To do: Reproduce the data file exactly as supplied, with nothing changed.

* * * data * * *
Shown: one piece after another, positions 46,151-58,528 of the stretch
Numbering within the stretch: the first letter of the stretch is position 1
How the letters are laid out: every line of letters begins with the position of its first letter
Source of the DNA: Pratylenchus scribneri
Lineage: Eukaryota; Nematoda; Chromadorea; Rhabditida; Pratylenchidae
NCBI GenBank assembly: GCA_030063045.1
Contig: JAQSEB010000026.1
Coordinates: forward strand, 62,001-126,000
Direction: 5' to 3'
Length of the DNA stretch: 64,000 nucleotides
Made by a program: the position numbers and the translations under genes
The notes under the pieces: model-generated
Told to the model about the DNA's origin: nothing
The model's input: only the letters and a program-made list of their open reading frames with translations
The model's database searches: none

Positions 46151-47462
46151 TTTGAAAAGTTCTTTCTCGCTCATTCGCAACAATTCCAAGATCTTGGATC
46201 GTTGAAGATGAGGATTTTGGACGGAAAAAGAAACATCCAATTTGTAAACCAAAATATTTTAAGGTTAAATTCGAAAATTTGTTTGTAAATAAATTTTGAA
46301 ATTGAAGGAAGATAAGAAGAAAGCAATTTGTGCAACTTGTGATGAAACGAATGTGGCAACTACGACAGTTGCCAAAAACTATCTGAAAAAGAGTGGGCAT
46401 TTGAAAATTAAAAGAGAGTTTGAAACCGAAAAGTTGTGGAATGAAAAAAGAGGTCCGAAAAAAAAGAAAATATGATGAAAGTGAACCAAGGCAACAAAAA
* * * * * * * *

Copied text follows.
Shown: one piece after another, positions 46,151-58,528 of the stretch
Numbering within the stretch: the first letter of the stretch is position 1
How the letters are laid out: every line of letters begins with the position of its first letter
Source of the DNA: Pratylenchus scribneri
Lineage: Eukaryota; Nematoda; Chromadorea; Rhabditida; Pratylenchidae
NCBI GenBank assembly: GCA_030063045.1
Contig: JAQSEB010000026.1
Coordinates: forward strand, 62,001-126,000
Direction: 5' to 3'
Length of the DNA stretch: 64,000 nucleotides
Made by a program: the position numbers and the translations under genes
The notes under the pieces: model-generated
Told to the model about the DNA's origin: nothing
The model's input: only the letters and a program-made list of their open reading frames with translations
The model's database searches: none

Positions 46151-47462
46151 TTTGAAAAGTTCTTTCTCGCTCATTCGCAACAATTCCAAGATCTTGGATC
46201 GTTGAAGATGAGGATTTTGGACGGAAAAAGAAACATCCAATTTGTAAACCAAAATATTTTAAGGTTAAATTCGAAAATTTGTTTGTAAATAAATTTTGAA
46301 ATTGAAGGAAGATAAGAAGAAAGCAATTTGTGCAACTTGTGATGAAACGAATGTGGCAACTACGACAGTTGCCAAAAACTATCTGAAAAAGAGTGGGCAT
46401 TTGAAAATTAAAAGAGAGTTTGAAACCGAAAAGTTGTGGAATGAAAAAAGAGGTCCGAAAAAAAAGAAAATATGATGAAAGTGAACCAAGGCAACAAAAA